IBM invests in nanotech and services in Egypt

IBM announces nanotechnology research centre and extends services investment and programs in Egypt

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By  Mark Sutton Published  September 20, 2008

IBM is set to invest in nanotechnology research and improving services delivery in Egypt.

During a visit to the country by IBM CEO and president Sam Palmisano, the company announced that the establishment of a nanontech research centre in Egypt, along with the launch of a Global Service Delivery Center and an agreement with the Egyptian government to develop services science curriculum for universities.

The investment will build on IBM’s existing services business in the country, and work alongside government programs to drive Egypt’s IT services industry.

"Egypt faces a major opportunity; the seat of one of the world’s oldest civilizations is now an emerging player onto the world stage of a new, globalized economy," Palmisano said. "I am impressed and optimistic about its future because of the way it is nurturing its talent, its human resources and its technical potential. These initiatives announced today mark IBM’s deep commitment to strengthening that process of growth and opportunity and extending the long and highly successful partnerships we have enjoyed in Egypt."

Palmisano met Egyptian President Hosni Mubarak and Prime Minister Dr Ahmed Nazif during the visit, and discussed collaboration on economic development.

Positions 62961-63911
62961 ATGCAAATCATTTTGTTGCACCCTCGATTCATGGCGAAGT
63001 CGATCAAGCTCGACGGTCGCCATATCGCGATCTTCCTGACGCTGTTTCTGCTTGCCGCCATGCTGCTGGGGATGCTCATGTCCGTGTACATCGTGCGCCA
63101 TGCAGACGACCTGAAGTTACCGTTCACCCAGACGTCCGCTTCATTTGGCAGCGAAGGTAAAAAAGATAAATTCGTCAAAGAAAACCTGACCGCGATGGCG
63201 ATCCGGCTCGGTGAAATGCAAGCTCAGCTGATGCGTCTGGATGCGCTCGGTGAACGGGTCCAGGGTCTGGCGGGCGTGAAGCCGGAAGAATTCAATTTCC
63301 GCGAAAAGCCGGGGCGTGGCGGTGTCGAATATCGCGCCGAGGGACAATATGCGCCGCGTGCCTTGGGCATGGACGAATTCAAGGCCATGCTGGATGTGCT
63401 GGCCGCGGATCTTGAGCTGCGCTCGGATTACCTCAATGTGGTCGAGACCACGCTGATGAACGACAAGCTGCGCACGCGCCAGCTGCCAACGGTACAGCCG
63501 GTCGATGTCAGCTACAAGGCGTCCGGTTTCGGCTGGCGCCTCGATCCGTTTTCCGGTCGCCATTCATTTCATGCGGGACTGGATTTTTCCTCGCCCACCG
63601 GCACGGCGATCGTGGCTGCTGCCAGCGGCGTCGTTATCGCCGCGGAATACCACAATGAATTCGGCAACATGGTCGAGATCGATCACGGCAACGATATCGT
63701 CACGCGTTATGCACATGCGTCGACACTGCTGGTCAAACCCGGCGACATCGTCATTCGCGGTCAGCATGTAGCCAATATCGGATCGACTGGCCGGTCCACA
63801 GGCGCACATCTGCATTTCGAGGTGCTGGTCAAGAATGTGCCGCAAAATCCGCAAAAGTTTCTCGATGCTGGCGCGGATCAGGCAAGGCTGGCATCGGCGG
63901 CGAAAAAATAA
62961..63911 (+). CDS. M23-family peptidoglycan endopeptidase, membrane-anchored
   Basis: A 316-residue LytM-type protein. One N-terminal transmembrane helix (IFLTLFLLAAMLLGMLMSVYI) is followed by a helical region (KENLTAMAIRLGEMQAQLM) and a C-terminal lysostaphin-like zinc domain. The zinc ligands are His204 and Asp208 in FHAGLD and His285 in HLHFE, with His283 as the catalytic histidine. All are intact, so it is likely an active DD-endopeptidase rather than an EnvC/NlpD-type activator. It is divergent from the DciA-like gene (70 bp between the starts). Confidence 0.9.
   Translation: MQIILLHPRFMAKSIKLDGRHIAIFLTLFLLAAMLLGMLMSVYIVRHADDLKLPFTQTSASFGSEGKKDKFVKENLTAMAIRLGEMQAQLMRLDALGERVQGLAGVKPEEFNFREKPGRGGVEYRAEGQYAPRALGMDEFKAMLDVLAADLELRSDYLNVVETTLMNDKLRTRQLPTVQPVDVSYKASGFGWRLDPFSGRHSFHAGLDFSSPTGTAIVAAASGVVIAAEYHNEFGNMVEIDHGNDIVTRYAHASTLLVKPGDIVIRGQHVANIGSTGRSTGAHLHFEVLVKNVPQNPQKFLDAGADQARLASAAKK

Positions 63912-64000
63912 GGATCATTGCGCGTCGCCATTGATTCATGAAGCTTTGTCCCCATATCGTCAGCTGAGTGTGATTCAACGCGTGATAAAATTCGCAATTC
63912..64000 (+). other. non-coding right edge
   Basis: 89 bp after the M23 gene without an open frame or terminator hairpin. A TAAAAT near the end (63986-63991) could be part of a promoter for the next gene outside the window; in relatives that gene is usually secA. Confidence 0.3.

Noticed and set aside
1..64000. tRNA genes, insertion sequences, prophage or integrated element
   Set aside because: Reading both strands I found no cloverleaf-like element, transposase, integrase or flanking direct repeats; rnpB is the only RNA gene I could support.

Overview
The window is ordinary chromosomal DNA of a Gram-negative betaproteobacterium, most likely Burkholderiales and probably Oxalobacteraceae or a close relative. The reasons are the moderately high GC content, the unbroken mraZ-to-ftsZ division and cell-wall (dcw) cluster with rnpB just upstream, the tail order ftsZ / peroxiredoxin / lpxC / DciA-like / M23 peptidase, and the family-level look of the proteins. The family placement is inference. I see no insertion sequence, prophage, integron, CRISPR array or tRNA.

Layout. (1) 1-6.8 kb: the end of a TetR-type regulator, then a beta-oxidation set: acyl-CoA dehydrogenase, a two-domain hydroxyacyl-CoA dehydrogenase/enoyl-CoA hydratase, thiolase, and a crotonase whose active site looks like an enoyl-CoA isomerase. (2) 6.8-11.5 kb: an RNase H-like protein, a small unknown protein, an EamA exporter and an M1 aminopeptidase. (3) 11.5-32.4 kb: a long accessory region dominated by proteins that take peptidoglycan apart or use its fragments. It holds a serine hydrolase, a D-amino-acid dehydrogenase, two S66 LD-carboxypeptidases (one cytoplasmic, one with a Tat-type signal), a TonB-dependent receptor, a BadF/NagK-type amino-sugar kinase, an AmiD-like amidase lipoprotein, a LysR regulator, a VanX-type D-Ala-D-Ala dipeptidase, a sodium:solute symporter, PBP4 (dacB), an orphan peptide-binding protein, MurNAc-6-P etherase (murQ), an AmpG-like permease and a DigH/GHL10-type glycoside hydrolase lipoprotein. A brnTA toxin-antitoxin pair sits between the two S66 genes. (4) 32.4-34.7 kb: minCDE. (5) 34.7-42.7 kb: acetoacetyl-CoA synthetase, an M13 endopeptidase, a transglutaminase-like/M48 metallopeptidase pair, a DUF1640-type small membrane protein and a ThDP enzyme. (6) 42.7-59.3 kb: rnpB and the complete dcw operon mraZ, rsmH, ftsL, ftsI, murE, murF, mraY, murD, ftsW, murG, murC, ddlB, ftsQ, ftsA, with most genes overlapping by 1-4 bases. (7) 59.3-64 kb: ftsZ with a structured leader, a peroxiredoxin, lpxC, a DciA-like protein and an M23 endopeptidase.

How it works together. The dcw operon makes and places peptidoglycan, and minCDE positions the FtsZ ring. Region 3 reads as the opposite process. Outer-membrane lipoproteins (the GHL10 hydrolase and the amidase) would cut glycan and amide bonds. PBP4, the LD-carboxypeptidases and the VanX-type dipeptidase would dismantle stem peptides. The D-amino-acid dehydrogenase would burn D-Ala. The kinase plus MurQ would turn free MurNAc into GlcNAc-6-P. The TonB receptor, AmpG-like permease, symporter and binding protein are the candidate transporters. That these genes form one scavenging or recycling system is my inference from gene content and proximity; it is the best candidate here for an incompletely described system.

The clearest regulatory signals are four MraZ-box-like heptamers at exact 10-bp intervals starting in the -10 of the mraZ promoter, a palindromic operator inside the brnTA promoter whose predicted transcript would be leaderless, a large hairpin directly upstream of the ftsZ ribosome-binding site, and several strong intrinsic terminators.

The Global Services Delivery Centre, which is already operating with a staff of one hundred, is providing a range of business consulting and software development services to clients the Middle East, Europe and the US. IBM intends to expand the centre to around one thousand employees over the next few years,

To further support the Egyptian government’s efforts in creating a services outsourcing industry in the country, IBM will also work with the government to develop Services Science, Management and Engineering (SSME) into the Egyptian National Curriculum. SSME is a new discipline that combines science, management, legal and engineering expertise to develop skills for a services –based organizations.Dr Tarek Kamel, Minister of Communications and Information Technology commented: "The launch and successful development of a 100-person center that is expected to grow to eventually employ 1,000 people will result in a culture that will foster and promote a stronger knowledge-based export economy for Egypt.

"Nanotechnology is a new and exciting field for innovation, impacting every industry and has been identified as the way to position Egypt to become part of the next generation technological revolution. The SSME curriculum will provide our students with skills currently in high demand by organizations around the world,” he added.

The Nanontechnology centre is intended to be a world-class facility for both local engineers and scientists, and IBM’s own researchers, to develop nanotechnology programs. The centre will work in co-ordination with other IBM Research efforts in the field in Switzerland and the US.

“The set-up of the nanotechnology center and the introduction of SSME by Egypt and IBM are key to the implementation of Egypt’s science and technology strategy that will lead to the development of a knowledge economy,” said Dr Hany Helal, Minister of Higher Education and State Minister of Scientific Research. “The Government of Egypt’s profound commitment to investing wisely in the development of highly skilled, capable young people to take their place in competitive global markets is reflected in our work with IBM to develop the most innovative and relevant learning programs for our students.”

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